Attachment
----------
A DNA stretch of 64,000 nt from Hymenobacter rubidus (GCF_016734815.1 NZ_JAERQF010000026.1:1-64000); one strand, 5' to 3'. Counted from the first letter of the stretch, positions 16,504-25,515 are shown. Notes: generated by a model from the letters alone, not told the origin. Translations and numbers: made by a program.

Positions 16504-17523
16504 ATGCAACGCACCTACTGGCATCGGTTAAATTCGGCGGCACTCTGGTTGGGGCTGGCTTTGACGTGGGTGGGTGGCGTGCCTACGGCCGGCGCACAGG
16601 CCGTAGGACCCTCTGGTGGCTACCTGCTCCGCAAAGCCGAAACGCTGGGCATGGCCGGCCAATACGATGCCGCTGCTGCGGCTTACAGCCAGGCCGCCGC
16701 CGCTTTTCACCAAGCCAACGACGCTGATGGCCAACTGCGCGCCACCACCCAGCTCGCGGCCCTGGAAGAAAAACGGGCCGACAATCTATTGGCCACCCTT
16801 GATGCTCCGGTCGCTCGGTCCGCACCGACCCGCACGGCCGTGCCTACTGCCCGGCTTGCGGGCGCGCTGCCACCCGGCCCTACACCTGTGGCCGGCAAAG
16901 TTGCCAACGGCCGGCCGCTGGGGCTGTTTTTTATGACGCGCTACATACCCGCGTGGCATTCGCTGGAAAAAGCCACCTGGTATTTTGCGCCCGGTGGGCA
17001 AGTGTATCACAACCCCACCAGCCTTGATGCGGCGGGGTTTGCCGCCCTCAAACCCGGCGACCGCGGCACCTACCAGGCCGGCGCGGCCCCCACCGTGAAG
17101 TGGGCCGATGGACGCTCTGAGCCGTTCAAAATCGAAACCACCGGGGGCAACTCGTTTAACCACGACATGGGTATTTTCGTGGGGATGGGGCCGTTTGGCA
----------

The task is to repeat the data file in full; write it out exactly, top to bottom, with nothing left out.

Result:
A DNA stretch of 64,000 nt from Hymenobacter rubidus (GCF_016734815.1 NZ_JAERQF010000026.1:1-64000); one strand, 5' to 3'. Counted from the first letter of the stretch, positions 16,504-25,515 are shown. Notes: generated by a model from the letters alone, not told the origin. Translations and numbers: made by a program.

Positions 16504-17523
16504 ATGCAACGCACCTACTGGCATCGGTTAAATTCGGCGGCACTCTGGTTGGGGCTGGCTTTGACGTGGGTGGGTGGCGTGCCTACGGCCGGCGCACAGG
16601 CCGTAGGACCCTCTGGTGGCTACCTGCTCCGCAAAGCCGAAACGCTGGGCATGGCCGGCCAATACGATGCCGCTGCTGCGGCTTACAGCCAGGCCGCCGC
16701 CGCTTTTCACCAAGCCAACGACGCTGATGGCCAACTGCGCGCCACCACCCAGCTCGCGGCCCTGGAAGAAAAACGGGCCGACAATCTATTGGCCACCCTT
16801 GATGCTCCGGTCGCTCGGTCCGCACCGACCCGCACGGCCGTGCCTACTGCCCGGCTTGCGGGCGCGCTGCCACCCGGCCCTACACCTGTGGCCGGCAAAG
16901 TTGCCAACGGCCGGCCGCTGGGGCTGTTTTTTATGACGCGCTACATACCCGCGTGGCATTCGCTGGAAAAAGCCACCTGGTATTTTGCGCCCGGTGGGCA
17001 AGTGTATCACAACCCCACCAGCCTTGATGCGGCGGGGTTTGCCGCCCTCAAACCCGGCGACCGCGGCACCTACCAGGCCGGCGCGGCCCCCACCGTGAAG
17101 TGGGCCGATGGACGCTCTGAGCCGTTCAAAATCGAAACCACCGGGGGCAACTCGTTTAACCACGACATGGGTATTTTCGTGGGGATGGGGCCGTTTGGCA